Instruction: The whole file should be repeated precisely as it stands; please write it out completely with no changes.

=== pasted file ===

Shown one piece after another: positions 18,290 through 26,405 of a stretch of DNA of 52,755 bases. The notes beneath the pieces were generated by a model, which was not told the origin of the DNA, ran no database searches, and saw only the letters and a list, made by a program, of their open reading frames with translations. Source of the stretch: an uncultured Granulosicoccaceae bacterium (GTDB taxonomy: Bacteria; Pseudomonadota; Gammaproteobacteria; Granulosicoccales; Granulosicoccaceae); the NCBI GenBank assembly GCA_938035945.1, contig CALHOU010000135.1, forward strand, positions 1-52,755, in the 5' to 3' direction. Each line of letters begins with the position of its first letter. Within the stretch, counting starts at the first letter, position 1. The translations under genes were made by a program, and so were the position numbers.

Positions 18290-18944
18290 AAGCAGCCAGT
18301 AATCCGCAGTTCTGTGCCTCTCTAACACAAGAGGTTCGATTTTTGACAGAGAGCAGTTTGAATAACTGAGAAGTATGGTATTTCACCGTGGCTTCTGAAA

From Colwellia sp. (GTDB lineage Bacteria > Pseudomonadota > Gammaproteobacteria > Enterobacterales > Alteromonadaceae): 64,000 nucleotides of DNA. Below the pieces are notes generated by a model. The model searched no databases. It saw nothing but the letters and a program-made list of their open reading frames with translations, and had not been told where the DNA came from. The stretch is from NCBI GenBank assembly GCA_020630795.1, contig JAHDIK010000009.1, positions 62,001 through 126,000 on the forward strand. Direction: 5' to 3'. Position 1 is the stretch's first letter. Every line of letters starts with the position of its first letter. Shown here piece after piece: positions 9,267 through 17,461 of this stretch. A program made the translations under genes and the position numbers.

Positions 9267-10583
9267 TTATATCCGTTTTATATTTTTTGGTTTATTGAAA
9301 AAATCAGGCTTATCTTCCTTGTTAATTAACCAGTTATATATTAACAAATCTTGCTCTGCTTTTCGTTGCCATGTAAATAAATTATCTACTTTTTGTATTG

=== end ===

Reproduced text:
Shown one piece after another: positions 18,290 through 26,405 of a stretch of DNA of 52,755 bases. The notes beneath the pieces were generated by a model, which was not told the origin of the DNA, ran no database searches, and saw only the letters and a list, made by a program, of their open reading frames with translations. Source of the stretch: an uncultured Granulosicoccaceae bacterium (GTDB taxonomy: Bacteria; Pseudomonadota; Gammaproteobacteria; Granulosicoccales; Granulosicoccaceae); the NCBI GenBank assembly GCA_938035945.1, contig CALHOU010000135.1, forward strand, positions 1-52,755, in the 5' to 3' direction. Each line of letters begins with the position of its first letter. Within the stretch, counting starts at the first letter, position 1. The translations under genes were made by a program, and so were the position numbers.

Positions 18290-18944
18290 AAGCAGCCAGT
18301 AATCCGCAGTTCTGTGCCTCTCTAACACAAGAGGTTCGATTTTTGACAGAGAGCAGTTTGAATAACTGAGAAGTATGGTATTTCACCGTGGCTTCTGAAA

From Colwellia sp. (GTDB lineage Bacteria > Pseudomonadota > Gammaproteobacteria > Enterobacterales > Alteromonadaceae): 64,000 nucleotides of DNA. Below the pieces are notes generated by a model. The model searched no databases. It saw nothing but the letters and a program-made list of their open reading frames with translations, and had not been told where the DNA came from. The stretch is from NCBI GenBank assembly GCA_020630795.1, contig JAHDIK010000009.1, positions 62,001 through 126,000 on the forward strand. Direction: 5' to 3'. Position 1 is the stretch's first letter. Every line of letters starts with the position of its first letter. Shown here piece after piece: positions 9,267 through 17,461 of this stretch. A program made the translations under genes and the position numbers.

Positions 9267-10583
9267 TTATATCCGTTTTATATTTTTTGGTTTATTGAAA
9301 AAATCAGGCTTATCTTCCTTGTTAATTAACCAGTTATATATTAACAAATCTTGCTCTGCTTTTCGTTGCCATGTAAATAAATTATCTACTTTTTGTATTG